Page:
Plan International/Seydou Dolo
Edmonton MP Garnett Genuis said there are too many people who have an "allergy to religion."
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Rather than close the Global Affairs Canada's Office of Religious Freedom, Foreign Affairs Minister Stéphane Dion should seize the opportunity to transform it into a real force for change for all excluded minorities in developing countries.
Canadian atheists are often confronted by misinformation about their right to freedom from religion. To coerce someone to follow a religion is to deny that person freedom of religion. If that person is a non-believer, freedom of religion then means the right to not believe-freedom from religion.
When 17 per cent of the world's sovereign nations commit grave violations against human beings of any philosophy and only 8 per cent treat people of any philosophy as free and equal, we must speak out. Much of our commentary must be directed to our own imperfect record on this universal human rights issue.
Most Canadians probably do not know what blasphemy is, let alone that publishing blasphemous materials is still a criminal offence in this country. But there is some irony here, because the Canadian government publicly defends the freedom to publish cartoons that mock a religious figure and looks abroad to protect religious minorities from oppression while at the same time punishing that at home.
Secular Connexion Séculaire (SCS) and Centre for Inquiry Canada (CFI) have been tracking with dismay the Harper government's abandoning the defence of most human rights in order to focus exclusively on its concerns for the rights of religious minorities. Four of the six consultants to whom the government spoke were Christian and none were Muslim, Humanist.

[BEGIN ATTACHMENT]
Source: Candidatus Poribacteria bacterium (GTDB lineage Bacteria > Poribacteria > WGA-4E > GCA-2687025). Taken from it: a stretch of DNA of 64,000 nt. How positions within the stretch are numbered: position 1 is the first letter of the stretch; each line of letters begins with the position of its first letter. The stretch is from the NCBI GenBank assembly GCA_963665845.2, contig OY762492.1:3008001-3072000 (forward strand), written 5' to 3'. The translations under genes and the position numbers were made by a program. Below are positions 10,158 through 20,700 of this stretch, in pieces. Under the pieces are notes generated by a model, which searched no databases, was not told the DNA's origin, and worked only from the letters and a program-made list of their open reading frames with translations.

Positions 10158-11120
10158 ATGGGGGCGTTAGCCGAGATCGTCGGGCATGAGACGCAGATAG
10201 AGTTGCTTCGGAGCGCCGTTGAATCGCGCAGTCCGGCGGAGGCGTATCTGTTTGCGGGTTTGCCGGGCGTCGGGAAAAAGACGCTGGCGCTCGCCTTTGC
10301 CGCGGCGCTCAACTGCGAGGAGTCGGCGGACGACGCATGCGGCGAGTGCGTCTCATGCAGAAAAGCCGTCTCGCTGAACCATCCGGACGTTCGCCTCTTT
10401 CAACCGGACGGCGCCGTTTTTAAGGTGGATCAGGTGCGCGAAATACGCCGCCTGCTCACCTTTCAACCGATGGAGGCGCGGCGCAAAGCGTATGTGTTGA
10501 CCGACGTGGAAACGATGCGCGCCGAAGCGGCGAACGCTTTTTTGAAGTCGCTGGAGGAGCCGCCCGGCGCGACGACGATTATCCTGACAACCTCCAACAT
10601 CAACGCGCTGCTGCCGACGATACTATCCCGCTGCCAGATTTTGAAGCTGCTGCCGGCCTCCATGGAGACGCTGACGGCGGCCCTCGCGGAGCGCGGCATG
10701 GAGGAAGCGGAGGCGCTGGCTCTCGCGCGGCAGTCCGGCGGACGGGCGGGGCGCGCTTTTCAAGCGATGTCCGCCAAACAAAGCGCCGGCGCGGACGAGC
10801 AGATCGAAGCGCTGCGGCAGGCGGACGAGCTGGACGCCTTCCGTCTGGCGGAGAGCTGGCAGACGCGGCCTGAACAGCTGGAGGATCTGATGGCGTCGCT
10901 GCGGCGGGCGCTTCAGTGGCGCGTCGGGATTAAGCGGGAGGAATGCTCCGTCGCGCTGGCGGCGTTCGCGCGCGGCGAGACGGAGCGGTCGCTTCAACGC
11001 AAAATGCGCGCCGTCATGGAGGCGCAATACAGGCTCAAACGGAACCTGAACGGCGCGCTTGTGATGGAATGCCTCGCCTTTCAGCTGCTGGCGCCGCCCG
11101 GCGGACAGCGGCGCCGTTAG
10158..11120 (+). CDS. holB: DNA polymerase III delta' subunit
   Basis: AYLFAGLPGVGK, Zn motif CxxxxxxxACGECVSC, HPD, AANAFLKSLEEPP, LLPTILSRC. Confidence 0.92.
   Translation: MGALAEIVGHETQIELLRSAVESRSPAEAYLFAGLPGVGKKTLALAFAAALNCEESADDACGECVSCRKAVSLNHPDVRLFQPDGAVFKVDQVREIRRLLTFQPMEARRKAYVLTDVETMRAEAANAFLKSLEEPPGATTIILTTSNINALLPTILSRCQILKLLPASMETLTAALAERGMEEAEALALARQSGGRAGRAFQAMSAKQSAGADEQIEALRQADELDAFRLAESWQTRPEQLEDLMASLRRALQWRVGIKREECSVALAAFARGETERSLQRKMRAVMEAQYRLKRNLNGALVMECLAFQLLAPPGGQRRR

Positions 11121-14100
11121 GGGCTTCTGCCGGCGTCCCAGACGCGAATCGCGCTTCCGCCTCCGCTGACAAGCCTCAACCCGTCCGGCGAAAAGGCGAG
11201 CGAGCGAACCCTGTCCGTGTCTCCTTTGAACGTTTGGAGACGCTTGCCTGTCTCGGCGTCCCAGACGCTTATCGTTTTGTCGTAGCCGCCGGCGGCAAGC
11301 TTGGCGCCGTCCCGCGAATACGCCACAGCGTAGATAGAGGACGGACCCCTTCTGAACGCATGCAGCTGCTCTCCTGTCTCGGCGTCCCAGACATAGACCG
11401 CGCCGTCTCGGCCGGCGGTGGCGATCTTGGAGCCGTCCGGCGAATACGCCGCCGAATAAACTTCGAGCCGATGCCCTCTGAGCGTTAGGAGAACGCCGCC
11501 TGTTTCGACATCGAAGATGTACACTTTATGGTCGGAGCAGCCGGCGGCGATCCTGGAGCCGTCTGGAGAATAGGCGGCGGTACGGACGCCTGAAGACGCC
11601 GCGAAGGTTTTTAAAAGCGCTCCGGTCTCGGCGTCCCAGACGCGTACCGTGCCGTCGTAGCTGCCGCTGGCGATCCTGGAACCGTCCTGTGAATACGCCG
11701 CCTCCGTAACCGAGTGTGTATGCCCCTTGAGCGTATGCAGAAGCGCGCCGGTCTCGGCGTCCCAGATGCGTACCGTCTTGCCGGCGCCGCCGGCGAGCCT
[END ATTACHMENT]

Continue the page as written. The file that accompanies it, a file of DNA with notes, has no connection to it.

The Harper government is a smoke and mirror government that confuses transparency with murkiness and should realize that such an approach usually results in the smoke smudging the mirror. To begin wit...
On Tuesday, the Harper government announced the creation of the Canadian Office of Religious Freedom, tasked with the humble goal of "promoting freedom of religion or belief around the world." It says something about the obsessively, nervously secular character of Canadian politics that it's possible to stir up religious controversy merely by acknowledging religion exists. Regardless of how often we good, secular Canadians do it, exercising freedom of religion is also the world's ultimate calibration test of all other freedoms.
Many comments regarding the appropriateness and potential effectiveness of the Canadian Office of Religious Freedom have been made; however, with the exception of a few reporters, no one has noted the exclusion of Secular Humanist or atheist organizations from whatever consultation that occurred. The frosting on that cake was the failure to invite representatives from any Secular Humanist organizations to the press conference formally announcing the creation of the office and the appointment of Dr. Andrew Bennett as its ambassador.
It has been almost two years since Stephen Harper announced his government would establish an Office of Religious Freedom to monitor the safety of religious minorities around the world. It was during...
MAPLE, Ont. - A Ukrainian-Catholic has been picked to lead a new federal office with a mandate to promote religious tolerance globally, as Prime Minister Stephen Harper on Tuesday followed through on...
OTTAWA - The Harper government is planning to announce its long-awaited Office of Religious Freedom in an event at a Toronto-area mosque next Tuesday.The announcement — which the government refused to...
WASHINGTON - Canada's foreign affairs minister was the keynote speaker Thursday at an event in the U.S. capital honouring religious freedom, forcefully defending his government's strong support of Isr...
Foreign Affairs Minister John Baird will be the main speaker at a Washington, D.C., event celebrating religious freedom Thursday night to promote Canada's planned Office of Religious Freedom. But the...